Every month, I will compile a list of those who sent me their accomplishments through the form submission page and post the results. If you want in, then do something amazing and tell me about it. You get the free publicity, and I get to brag about how awesome our community members are. The order of the list is decided by which submissions I get first, so get on it!
"Letters to the Purple Satin Killer" by Joshua Chaplinsky
Man, I'm getting all teary. Starting in May, Joshua really started putting himself out there, both as a writer and as a man who loves chickens. He's better known for the former, more notorious for the latter. In any case, he's been vigilant about keeping us updated on how quickly someone goes from their first publication to making it big in the news (again, for the writing, not the chickens), and it's been my happy job to keep you all updated on every step.
He's finishing the year strong with one of his stories being published in a LitReactor friend and favorite, Thuglit. The story is titled, "Letters to the Purple Satin Killer," and, true to its title, it's written as a series of letters to a serial killer. Joshua's had an enviable number of short stories published recently in some top-shelf venues, and at this rate, I fully expect to see a Chaplinksy Presidential announcement here any day now.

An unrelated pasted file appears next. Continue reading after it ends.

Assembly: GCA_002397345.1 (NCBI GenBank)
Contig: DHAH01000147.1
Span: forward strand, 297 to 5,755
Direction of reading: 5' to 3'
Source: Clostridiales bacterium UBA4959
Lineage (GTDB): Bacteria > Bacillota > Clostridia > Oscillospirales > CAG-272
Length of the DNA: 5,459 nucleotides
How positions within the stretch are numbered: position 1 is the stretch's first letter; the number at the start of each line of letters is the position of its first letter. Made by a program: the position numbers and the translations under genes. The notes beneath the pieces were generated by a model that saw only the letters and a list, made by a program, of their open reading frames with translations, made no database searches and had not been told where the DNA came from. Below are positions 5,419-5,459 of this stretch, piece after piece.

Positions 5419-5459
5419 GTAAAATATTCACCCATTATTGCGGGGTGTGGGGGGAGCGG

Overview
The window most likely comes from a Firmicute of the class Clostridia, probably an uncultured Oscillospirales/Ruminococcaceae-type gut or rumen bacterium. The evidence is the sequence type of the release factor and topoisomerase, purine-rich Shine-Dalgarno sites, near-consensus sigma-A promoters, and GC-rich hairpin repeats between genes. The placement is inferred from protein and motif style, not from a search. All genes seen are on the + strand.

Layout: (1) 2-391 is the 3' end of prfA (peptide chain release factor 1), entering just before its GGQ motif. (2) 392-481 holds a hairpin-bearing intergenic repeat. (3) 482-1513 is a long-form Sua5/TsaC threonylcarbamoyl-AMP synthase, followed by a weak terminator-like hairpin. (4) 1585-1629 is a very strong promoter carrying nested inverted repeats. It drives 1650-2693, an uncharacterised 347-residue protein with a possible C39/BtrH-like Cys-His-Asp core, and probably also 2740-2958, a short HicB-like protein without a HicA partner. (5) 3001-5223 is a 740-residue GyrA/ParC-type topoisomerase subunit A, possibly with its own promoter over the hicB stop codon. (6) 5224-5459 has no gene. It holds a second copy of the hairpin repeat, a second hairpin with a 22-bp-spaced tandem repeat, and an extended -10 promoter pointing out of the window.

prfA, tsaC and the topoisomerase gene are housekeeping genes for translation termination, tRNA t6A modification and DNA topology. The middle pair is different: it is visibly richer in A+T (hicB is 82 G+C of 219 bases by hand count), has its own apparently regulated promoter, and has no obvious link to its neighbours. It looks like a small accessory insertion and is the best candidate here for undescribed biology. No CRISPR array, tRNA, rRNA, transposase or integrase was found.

Joshua Chaplinsky is the Managing Editor of LitReactor. He has also written for TwitchFilm and ChuckPalahniuk.net. He is the author of Kanye West—Reanimator. His short fiction has appeared in Zetetic, Motherboard, Dark Moon Digest, L’allure des Mots, Pantheon Magazine, Fabula Argentea, Thuglit and Crack the Spine. More info at joshuachaplinsky.com.
A Look Forward to 2016
Alright, Nathan, your excuses are done. You're finished moving, you're done with this semester of classes, and you finally got that creativity-draining brain slug surgically removed from deep inside your eye socket (he was a fighter). You need to start writing again.
And so do you, dear reader. If you're anything like me, you start to slow down a bit toward the end of the year as the many deadlines around this time start to pile up, what with the holidays and finals and brain slugs. 2016 will be a new year, and all those ideas you've had mentally marinating are now soggy and delicious and ready to be put to paper.
Make 2016 the year of You, the Writer. The Author. The Poet. The Slug-less.
Enjoy your holidays, and come back swinging. We'll be ready for you.